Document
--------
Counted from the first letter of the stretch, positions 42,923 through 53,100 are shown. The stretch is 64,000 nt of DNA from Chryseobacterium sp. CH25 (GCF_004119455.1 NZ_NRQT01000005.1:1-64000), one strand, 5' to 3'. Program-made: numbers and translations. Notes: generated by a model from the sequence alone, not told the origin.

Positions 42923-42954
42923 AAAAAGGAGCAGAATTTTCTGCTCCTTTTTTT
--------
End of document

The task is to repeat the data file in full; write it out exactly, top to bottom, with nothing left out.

Counted from the first letter of the stretch, positions 42,923 through 53,100 are shown. The stretch is 64,000 nt of DNA from Chryseobacterium sp. CH25 (GCF_004119455.1 NZ_NRQT01000005.1:1-64000), one strand, 5' to 3'. Program-made: numbers and translations. Notes: generated by a model from the sequence alone, not told the origin.

Positions 42923-42954
42923 AAAAAGGAGCAGAATTTTCTGCTCCTTTTTTT